Six months later the Japanese invaded, with Hong Kong surrendering on Christmas Day 1941. The years of separation continued, George with so many of his colleagues and friends, a prisoner of war.

Reverend Miles Newton, Priest-in-charge at Peartree Church – and the world’s oldest Anglican church, with the first church building dating from 1618 – says, “I am delighted that Peartree Church was the place where this devoted couple’s marriage took place.

“It seems it was also the place that George looked back to at a poignant moment when he and Hilda were separated.

“It is a pleasure and privilege to have become aware of their moving and emotional story.”

81 years since the first evacuation ship left Hong Kong

Eighty-one years ago today – on July 1st 1940 – 1,500 British women and children were boarding the Empress of Japan, the first of the evacuation ships to leave Hong Kong following threats of attack from Japan.

Image: The Empress of Japan – The late Allan Green collection

The word ‘evacuee’ usually evokes pictures of young children trailing in crocodile from inner-city school yards – names printed on luggage tags, pinned to coats – and tear-stained faces peering from train windows trying for a last glance at the faces of equally tear-stained mothers, left on the platform.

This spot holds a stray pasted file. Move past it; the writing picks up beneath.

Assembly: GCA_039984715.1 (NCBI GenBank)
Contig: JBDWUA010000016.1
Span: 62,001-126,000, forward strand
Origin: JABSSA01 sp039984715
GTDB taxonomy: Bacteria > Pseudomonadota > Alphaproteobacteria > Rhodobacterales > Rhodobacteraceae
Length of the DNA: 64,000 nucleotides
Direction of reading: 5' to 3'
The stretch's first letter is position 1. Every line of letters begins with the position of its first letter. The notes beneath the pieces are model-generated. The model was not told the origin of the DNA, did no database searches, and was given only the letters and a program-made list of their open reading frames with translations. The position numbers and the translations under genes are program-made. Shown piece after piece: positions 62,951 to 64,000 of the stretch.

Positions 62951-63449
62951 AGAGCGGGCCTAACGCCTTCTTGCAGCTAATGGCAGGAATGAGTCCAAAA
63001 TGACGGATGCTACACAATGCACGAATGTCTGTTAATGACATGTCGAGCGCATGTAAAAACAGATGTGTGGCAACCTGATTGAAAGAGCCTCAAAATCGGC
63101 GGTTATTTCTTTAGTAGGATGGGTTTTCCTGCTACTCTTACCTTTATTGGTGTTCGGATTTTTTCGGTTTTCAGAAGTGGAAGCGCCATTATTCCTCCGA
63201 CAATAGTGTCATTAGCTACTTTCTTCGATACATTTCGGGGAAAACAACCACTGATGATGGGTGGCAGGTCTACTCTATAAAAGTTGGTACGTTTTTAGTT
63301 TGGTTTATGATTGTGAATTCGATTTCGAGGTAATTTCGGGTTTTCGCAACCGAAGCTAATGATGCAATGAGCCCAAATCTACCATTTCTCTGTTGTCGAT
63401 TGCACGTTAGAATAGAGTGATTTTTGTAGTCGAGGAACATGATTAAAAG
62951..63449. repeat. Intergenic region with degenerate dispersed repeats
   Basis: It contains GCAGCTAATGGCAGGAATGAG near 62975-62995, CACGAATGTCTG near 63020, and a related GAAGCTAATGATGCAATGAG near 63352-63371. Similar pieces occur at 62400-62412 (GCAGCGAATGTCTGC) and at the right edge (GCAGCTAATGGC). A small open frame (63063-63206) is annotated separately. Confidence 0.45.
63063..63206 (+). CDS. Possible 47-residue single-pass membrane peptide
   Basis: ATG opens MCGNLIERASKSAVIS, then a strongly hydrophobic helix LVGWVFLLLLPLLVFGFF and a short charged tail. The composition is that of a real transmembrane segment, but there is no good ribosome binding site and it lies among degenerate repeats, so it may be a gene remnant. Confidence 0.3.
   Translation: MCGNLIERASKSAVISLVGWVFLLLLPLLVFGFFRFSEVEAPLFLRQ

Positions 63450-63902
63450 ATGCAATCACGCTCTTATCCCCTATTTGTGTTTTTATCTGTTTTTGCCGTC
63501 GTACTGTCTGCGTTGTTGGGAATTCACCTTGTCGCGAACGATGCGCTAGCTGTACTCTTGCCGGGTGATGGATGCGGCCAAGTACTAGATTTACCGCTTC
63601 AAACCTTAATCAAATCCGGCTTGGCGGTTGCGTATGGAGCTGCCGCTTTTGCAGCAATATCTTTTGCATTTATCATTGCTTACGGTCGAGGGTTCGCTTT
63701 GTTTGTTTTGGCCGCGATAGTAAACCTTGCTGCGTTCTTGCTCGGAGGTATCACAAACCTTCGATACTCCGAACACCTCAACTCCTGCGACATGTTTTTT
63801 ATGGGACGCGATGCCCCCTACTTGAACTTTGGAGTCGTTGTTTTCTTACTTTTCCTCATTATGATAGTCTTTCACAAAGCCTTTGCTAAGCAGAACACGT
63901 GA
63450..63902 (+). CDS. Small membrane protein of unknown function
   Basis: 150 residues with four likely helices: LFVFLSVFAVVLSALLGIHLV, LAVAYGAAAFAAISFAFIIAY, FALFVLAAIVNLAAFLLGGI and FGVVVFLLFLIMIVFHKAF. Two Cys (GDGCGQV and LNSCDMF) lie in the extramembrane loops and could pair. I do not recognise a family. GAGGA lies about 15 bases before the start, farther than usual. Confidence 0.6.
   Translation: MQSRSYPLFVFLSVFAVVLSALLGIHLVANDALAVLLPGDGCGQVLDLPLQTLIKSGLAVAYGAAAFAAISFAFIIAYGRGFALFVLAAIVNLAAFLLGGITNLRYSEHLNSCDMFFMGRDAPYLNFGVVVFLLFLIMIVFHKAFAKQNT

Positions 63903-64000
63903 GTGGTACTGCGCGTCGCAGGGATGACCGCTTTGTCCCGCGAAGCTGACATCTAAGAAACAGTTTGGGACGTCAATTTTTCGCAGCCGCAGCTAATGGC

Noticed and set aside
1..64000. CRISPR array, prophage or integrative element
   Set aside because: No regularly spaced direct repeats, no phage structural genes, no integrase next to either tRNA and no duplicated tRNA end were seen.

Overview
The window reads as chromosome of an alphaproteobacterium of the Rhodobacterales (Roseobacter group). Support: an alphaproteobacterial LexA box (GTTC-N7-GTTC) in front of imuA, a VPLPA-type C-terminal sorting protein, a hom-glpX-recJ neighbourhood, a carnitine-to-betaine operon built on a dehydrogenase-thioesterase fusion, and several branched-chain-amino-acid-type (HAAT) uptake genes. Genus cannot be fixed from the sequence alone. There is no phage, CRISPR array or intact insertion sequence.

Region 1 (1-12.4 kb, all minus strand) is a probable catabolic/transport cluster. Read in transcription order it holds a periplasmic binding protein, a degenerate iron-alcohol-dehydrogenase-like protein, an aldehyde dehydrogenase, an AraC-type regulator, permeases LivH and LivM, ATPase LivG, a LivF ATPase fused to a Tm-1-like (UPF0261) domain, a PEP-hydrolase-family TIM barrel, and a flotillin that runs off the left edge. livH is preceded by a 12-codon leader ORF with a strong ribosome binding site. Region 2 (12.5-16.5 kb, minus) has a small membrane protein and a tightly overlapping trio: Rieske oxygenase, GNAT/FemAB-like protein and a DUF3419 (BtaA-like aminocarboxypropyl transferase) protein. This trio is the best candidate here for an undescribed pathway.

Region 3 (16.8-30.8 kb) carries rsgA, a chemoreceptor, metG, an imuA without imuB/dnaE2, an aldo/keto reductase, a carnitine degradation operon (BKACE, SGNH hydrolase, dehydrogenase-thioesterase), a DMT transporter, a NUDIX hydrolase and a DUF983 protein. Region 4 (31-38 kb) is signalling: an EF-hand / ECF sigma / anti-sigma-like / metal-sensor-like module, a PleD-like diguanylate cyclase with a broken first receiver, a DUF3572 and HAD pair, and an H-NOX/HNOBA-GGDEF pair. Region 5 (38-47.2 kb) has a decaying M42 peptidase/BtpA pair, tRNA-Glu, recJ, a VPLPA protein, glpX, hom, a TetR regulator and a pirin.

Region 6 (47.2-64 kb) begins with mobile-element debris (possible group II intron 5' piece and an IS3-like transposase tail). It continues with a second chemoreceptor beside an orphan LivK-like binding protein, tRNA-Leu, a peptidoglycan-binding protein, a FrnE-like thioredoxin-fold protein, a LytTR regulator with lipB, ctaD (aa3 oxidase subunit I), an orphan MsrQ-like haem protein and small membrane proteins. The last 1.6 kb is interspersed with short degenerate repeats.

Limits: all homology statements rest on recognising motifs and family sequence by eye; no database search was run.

Pictures of the evacuees leaving Hong Kong – and of the husbands and fathers left on the dockside – are different, but no less poignant, as captured by the newsreel from British Pathé news Hong Kong and the Burma Road.

George Bearman’s wife, Hilda, and two sons – David and Edward – were among the passengers aboard the Empress of Japan that Monday morning.

The order for evacuation had been given three days before, on Friday June 28th, and left those leaving that Monday morning only the weekend to pack.

George writes in his first letter to Hilda, dated July 3rd 1940, “Oh, my dear, what a Monday that was. In fact what a weekend! But perhaps the rush was all for the best as it didn’t leave us a lot of time to think of ourselves.”

As the British Pathé newsreel said, “There are families being torn asunder – and who knows when they will meet again.”

Or where.

A Weekend to Pack is out on 28 April 2021!

I’m excited to announce that A Weekend to Pack, while having been available to pre-order for a while, is out on 28 April 2021!

You can order through Sabrestorm Publishing or any of the usual book outlets. And I’d love it if you could join me for my talk, organised by Sabrestorm on Friday 7 May 2021, 7-8pm. You can order tickets (priced £3.00) through Eventbrite.